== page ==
By Jason Mitchell
On many lakes, slip bobbers are deadly in catching walleyes. Particularly early in the season, cold fronts, crashing water temperatures, and dirty water accompanied by strong winds might absolutely wreck the walleye bite, but slip bobbers still seem to catch fish during tough conditions.
It’s hard to beat a lively leech squirming in place, just for the sake of catching walleyes. The reality with slip-bobber fishing is that it might be a challenge to find fish. Be extra selective in picking the best spot with the highest probability of contacting fish. You must be methodical and your search process can be slow. You may indeed be thorough, but using slip bobbers can be a difficult way to eliminate unproductive water and find fish.
Early in the season, when trends are going the wrong direction – trends such as water temperature or weather – I find that I will continue to catch walleyes up shallow by pitching jigs with bait, jigs with plastics, swimbaits, crankbaits, etc., but it’s not easy. Going back through an area while using slip bobbers where I could previously only catch a few fish with cast-and-reel presentations often saves the day. The difference can be striking.
In this context, slip bobbers complement other presentations. The other presentations catch a few fish, but mostly they enable you to sample water and find fish. The slip bobber might not be the best presentation to locate fish, but it sure does catch them once you find them.
Many walleye anglers don’t use braided line for slip-bobber fishing, but braid can work extremely well when you’re using slip bobbers around timber. Use heavier braid so that the bobber stop can grip the braid better, and use two bobber stops in tandem to keep the bobber stop from slipping.
Slip-bobber fishing also gives you a tremendous education on how fish move through a location. With slip bobbers, you will realize quickly any location has sweet spots that it seems every fish uses. As fish move through a location or along a shoreline, it may seem like the route of travel is preordained, much like a deer following a trail.
Walleyes using reefs or rock piles might follow the edges of boulders a certain way. Fish swimming along shorelines might travel a specific distance from shore, which seems to be a more important factor than a specific depth. Slip-bobber fishing allows you to really learn about a location and really understand how fish use that location. You can even begin to understand the orientation of fish movement by the direction fish are pulling the bobber.
In most slip-bobber-fishing scenarios, the boat will be anchored and you want to use the wind to your advantage. Keep the boat upwind from the target area you want to fish. Ultimately, the slip bobber will settle in a line downwind from the boat, and although everything is stationary, the slip bobber will have a drift that must be managed.
Successful slip-bobber fishing is often a matter of managing slip bobber drift next to the boat and keeping the slip bobber drifting continually through key spots.
There are many differences of opinion on slip bobber setups. I consider slip-bobber fishing a methodical, almost finesse presentation in that you are placing and keeping good live bait right in front of a fish. On the other hand, I also bring almost a power-fishing mentality to slip-bobber fishing. On Devils Lake (North Dakota), where you might be fishing flooded trees, I like to use a heavier braided line for my main line. Bobber knots don’t grip and stick on braid like they do on monofilament, so you need to use heavier braided line for the bobber knots to work.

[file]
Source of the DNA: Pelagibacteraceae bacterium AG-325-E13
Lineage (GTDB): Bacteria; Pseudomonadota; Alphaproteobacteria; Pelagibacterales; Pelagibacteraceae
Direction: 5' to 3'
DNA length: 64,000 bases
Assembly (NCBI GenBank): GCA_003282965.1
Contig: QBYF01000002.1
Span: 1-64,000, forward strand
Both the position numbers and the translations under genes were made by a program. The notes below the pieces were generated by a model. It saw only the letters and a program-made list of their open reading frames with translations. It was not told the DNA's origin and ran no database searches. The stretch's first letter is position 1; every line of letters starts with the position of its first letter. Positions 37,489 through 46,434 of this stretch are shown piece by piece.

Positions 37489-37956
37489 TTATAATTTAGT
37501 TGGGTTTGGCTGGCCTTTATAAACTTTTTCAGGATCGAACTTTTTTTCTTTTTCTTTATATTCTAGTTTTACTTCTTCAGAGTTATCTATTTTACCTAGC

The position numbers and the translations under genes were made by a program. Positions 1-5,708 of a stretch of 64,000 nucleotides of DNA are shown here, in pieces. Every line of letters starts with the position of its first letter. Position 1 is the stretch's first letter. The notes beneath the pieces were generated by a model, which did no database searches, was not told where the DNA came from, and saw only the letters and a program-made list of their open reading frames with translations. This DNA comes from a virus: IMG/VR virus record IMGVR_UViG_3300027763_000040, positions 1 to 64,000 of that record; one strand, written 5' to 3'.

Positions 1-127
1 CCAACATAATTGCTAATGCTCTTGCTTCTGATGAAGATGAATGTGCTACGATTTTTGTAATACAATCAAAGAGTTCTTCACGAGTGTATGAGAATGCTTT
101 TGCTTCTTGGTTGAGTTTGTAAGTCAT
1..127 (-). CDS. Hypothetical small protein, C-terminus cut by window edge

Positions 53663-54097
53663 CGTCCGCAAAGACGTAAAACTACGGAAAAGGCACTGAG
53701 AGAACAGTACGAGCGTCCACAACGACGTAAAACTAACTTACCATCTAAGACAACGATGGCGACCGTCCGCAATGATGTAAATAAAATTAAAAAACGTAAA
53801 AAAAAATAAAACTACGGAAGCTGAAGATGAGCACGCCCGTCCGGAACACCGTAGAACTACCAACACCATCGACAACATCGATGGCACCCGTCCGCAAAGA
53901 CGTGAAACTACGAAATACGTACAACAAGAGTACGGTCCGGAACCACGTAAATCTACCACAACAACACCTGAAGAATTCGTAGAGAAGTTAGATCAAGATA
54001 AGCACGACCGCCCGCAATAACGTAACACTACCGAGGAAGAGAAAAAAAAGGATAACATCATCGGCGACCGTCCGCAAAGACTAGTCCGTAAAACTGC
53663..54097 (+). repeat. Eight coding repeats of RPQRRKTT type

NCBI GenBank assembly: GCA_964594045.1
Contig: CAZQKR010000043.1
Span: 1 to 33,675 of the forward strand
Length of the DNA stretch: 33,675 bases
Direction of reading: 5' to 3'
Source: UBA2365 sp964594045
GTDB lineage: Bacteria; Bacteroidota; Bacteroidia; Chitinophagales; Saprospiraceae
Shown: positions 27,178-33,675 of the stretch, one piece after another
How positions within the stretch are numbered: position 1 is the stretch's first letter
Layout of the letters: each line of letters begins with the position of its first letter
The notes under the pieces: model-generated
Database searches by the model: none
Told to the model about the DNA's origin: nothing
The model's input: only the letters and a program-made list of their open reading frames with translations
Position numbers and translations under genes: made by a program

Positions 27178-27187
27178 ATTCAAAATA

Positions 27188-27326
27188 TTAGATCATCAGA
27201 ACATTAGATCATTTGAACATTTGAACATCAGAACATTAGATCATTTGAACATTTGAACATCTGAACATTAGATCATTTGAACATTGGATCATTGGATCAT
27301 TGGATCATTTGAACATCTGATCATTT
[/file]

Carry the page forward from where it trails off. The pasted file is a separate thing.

I have found a heavier braid – 14- to 20-pound test – works perfect because the bobber knots stick and the line is durable. Use two bobber stops stacked on top of each other to ensure no slide.
I like to use a larger 1- to 1¼-inch-diameter slip bobber that is easy to cast and easy to see. Again, this larger slip bobber might seem like overkill, much like the heavier line, but the key to the larger slip bobber is that it allows you to use more weight. Below the slip bobber, I like to add a sliding 1⁄8- to ¼-ounce egg sinker above a snap swivel. The heavier weight pulls the line through the slip bobber more quickly and the presentation gets through the water column faster. This fast setup time is crucial around wood or if power-corking when you’re hunting for fish with your electronics.
Early in the season, I find that a plain snell hook works as well as any other. I believe part of the slip bobber’s allure early in the season is that the slip bobber and weight can bob up and down in strong winds, but the action on a plain snell below the swivel is often subdued and cushioned. This passive and subdued action combined with a lively leech is deadly during tough conditions early in the season.
In cold weather, I find that whacky-hooking a medium to small leech on a plain hook will catch fish when nothing else will. As the water warms, I find that I can use a smaller weight above the swivel and start to incorporate jigs that add some color and flash.
Long rods are often preferred for slip-bobber fishing, and you don’t need to necessarily have the highest-quality rod from a weight or sensitivity perspective. Just a simple 7-foot spinning rod that has a moderate action will suffice.
Slip bobbers often save the day during tough fishing conditions. Early in the season, this simple and effective presentation is often at its best. It’s great for fishing emerging weedlines, rock reefs, and pencil reeds as well as flooded timber and shoreline structure. Slip bobbers simply catch walleyes.